More than a decade of grassroots organization within Amnesty’s membership base finally succeeded just two years ago in moving the organization to take a position critical of the genocidal sanctions against the people of Iraq, sanctions which have killed approximately a million and a half Iraqis, one third of them children. According to Dr. Boyle, this delay was political, and it clearly served the interests of the U.S. and Britain, the two governments on the Security Council preventing the lifting of the sanctions. A recent search of the internet shows that AI Venezuela very quickly took up the U.S. line by charging President Chavez with crimes against humanity for the bloodshed during the recent failed coup attempt against his administration. Amnesty’s performance on the April 2002 massacre at Jenin is another blot on its frequently laudable record. As our readers are aware, the United Nations attempted to investigate the Jenin massacre, but was prevented from doing so by Sharon and Bush. The announcement on May 3, 2002 by Human Rights Watch of “no massacre at Jenin” effectively killed the story, although there was a lot of argument about what constitutes a massacre. No such arguments were heard when a suicide bomber turned a Passover dinner into a tragedy. This magazine will cover the topic of Human Rights Watch in a future issue. For this issue, we were fortunate to be forwarded the transcript of a June 13th  interview with Dr. Francis A. Boyle, professor of International Law and former board member of Amnesty International. What follows is a shortened version of the transcript.”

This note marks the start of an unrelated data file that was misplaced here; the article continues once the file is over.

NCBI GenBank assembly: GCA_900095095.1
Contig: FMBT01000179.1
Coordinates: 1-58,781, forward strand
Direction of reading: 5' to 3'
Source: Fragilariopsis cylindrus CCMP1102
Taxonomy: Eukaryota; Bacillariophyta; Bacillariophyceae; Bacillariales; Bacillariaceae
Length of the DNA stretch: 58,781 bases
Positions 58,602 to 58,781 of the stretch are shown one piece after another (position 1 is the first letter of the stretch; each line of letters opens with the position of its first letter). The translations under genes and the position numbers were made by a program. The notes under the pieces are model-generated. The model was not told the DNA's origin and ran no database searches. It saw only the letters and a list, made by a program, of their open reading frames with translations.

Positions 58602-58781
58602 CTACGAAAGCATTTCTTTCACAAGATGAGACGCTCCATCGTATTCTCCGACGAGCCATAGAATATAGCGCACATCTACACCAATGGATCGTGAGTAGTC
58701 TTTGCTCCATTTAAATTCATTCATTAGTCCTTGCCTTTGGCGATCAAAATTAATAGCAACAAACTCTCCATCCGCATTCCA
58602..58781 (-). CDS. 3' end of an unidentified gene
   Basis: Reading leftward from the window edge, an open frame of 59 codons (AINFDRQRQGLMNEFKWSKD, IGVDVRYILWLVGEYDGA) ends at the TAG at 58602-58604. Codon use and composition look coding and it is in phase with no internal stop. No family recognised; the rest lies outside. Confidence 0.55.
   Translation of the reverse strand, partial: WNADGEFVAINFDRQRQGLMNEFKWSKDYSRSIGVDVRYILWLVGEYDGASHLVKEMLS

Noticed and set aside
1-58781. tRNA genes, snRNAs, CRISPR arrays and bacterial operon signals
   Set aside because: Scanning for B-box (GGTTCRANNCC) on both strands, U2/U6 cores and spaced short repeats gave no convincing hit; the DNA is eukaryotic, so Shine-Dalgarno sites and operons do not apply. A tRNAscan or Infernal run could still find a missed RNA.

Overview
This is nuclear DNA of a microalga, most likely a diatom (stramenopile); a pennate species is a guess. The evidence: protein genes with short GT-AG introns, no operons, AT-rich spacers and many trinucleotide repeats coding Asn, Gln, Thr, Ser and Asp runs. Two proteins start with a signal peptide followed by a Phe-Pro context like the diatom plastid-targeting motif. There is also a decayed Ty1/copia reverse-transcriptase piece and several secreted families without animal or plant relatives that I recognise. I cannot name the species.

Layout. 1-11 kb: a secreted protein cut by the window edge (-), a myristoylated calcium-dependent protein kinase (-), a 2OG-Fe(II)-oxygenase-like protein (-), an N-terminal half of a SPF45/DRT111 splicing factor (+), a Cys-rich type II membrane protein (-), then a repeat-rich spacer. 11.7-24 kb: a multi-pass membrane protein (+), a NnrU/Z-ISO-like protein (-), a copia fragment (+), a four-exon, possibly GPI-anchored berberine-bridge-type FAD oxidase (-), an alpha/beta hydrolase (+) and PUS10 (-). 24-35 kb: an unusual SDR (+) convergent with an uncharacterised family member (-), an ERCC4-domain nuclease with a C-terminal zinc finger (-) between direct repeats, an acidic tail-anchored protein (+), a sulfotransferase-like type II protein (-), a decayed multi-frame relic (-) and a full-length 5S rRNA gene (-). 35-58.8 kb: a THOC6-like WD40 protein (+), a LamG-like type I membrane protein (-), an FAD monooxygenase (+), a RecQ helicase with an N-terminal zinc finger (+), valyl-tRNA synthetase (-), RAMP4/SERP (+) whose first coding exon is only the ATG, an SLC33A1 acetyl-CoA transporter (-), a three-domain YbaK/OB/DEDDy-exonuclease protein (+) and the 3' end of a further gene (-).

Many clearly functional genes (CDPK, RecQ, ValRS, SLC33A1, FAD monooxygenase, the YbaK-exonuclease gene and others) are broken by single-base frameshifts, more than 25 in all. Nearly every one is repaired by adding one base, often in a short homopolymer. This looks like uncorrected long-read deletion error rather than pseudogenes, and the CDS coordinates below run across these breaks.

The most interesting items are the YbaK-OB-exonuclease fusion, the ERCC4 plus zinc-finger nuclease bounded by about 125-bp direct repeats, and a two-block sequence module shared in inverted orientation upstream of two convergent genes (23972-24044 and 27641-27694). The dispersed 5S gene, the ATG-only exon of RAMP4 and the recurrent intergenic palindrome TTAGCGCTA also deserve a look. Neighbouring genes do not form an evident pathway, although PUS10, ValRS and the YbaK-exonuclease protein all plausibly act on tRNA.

A SENIOR official at Amnesty International has accused the charity of putting the human rights of Al-Qaeda terror suspects above those of their victims.
Gita Sahgal, head of the gender unit at Amnesty’s international secretariat, believes that collaborating with Moazzam Begg, a former British inmate at Guantanamo Bay, “fundamentally damages” the organisation’s reputation.
In an email sent to Amnesty’s top bosses, she suggests the charity has mistakenly allied itself with Begg and his “jihadi” group, Cageprisoners, out of fear of being branded racist and Islamophobic.
Sahgal describes Begg as “Britain’s most famous supporter of the Taliban”. He has championed the rights of jailed Al-Qaeda members and hate preachers, including Anwar al-Awlaki, the alleged spiritual mentor of the Christmas Day Detroit plane bomber.
Amnesty’s work with Cageprisoners took it to Downing Street last month to demand the closure of Guantanamo Bay. Begg has also embarked on a European tour, hosted by Amnesty, urging countries to offer safe haven to Guantanamo detainees. This is despite concerns about former inmates returning to terrorism.
Sahgal, who has researched religious fundamentalism for 20 years, has decided to go public because she feels Amnesty has ignored her warnings for the past two years about the involvement of Begg in the charity’s Counter Terror With Justice campaign.
“I believe the campaign fundamentally damages Amnesty International’s integrity and, more importantly, constitutes a threat to human rights,” Sahgal wrote in an email to the organisation’s leaders on January 30. “To be appearing on platforms with Britain’s most famous supporter of the Taliban, whom we treat as a human rights defender, is a gross error of judgment.”…